Community , Government , Business

Osage Casinos furloughs more than 75 percent of its workforce during pandemic

With all seven of its properties shuttered since mid-March due to COVID-19, Osage Casinos has had to furlough more than 75 percent of its employees.

On April 15, Osage Casinos Chief Executive Officer Byron Bighorse confirmed via email that more than 900 employees have been furloughed due to the extended closure.

“Following the City of Tulsa’s guidelines, Osage Casinos has continued to suspend operations since March 18,” Bighorse wrote. “Due to the financial limitations of keeping all seven locations closed, we were forced to institute a furlough of non-essential hourly employees. They continue to be employees of the casino and receive benefits; however, they are eligible to file for unemployment during this time.

“The work we do through Osage Casinos brings critical funding and resources to the Osage Nation and we look forward to the day when we can resume operations. However, through this global health crisis, we know it is everyone’s responsibility to protect the safety of our employees and guests. This has been the hardest challenge of operating Osage Casinos and Hotels, and I am looking forward to the day that all my employees can come back to work.”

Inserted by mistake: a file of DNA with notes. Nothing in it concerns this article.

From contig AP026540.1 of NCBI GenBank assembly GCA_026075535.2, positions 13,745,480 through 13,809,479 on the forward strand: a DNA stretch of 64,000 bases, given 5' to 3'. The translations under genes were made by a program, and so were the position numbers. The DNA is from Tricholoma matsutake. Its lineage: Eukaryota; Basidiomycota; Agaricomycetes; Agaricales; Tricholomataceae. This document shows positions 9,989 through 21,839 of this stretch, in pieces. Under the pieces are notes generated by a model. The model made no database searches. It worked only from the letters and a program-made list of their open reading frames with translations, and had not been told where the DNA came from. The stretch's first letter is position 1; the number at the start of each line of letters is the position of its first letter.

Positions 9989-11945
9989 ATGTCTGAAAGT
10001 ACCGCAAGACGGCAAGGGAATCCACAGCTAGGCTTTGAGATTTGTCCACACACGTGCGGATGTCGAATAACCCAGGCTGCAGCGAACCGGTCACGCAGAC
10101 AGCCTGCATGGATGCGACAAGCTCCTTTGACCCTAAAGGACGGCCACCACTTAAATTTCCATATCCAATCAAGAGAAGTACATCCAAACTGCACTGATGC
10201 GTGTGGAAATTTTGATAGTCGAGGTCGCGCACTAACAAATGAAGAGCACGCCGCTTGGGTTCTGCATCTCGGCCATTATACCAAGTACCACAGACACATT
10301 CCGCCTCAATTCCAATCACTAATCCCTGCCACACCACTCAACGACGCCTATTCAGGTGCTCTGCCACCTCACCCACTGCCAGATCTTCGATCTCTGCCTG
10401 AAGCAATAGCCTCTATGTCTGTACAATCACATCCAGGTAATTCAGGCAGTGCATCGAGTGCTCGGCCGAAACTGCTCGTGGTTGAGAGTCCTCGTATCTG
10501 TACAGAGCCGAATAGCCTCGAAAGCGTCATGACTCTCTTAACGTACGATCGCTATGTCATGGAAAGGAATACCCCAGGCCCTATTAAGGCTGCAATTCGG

Among the departments classified as essential are security and surveillance. However, Bighorse confirmed that the furloughs are across every department and at all seven casinos.

According to a study published April 7 by Meister Economic Consulting, the virus is responsible for displacing 296,000 tribal gaming employees nationwide, with the numbers continuing to shift as casinos continue to stay dark. As of April 15, all tribal casinos across Oklahoma remain closed in an effort to stem the spread of the novel coronavirus.

Mark Simms, chairman of the Osage Nation’s Gaming Enterprise Board, said the board was looking at taking additional preventative measures once public health conditions allow for the casinos to be reopened safely. Along with plans to have more hand sanitizer available for patrons, Simms said social distancing will be taken into account with additional space put between games on the floor.

In the meantime, he is hoping for the virus to peak soon in order to minimize how long employees are forced to take furlough days.     

“We’re hoping to open back up in May,” Simms said. “This was a hard decision. You’re having to furlough people and their families as well.

“It makes me want to cry.”